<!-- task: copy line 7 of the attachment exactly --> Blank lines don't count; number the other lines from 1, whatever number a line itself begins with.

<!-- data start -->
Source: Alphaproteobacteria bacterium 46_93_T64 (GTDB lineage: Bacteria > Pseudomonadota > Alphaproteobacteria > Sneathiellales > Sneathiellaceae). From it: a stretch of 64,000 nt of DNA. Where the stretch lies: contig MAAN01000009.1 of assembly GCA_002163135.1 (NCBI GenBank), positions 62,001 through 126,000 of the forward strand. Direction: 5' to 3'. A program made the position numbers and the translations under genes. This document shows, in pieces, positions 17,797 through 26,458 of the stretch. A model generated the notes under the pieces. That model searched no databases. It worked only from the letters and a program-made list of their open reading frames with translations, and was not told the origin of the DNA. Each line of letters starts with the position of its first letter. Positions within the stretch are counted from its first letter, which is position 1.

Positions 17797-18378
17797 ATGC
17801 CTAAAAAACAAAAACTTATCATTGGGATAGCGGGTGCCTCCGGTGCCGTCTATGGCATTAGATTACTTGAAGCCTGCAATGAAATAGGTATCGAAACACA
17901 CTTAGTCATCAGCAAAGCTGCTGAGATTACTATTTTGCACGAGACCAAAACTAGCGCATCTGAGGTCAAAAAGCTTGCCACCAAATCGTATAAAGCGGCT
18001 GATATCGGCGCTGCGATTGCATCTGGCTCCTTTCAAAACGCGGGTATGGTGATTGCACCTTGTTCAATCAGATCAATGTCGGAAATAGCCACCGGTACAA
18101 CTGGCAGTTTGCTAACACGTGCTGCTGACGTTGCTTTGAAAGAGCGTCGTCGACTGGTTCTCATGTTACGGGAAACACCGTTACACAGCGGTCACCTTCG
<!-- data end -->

18101 CTGGCAGTTTGCTAACACGTGCTGCTGACGTTGCTTTGAAAGAGCGTCGTCGACTGGTTCTCATGTTACGGGAAACACCGTTACACAGCGGTCACCTTCG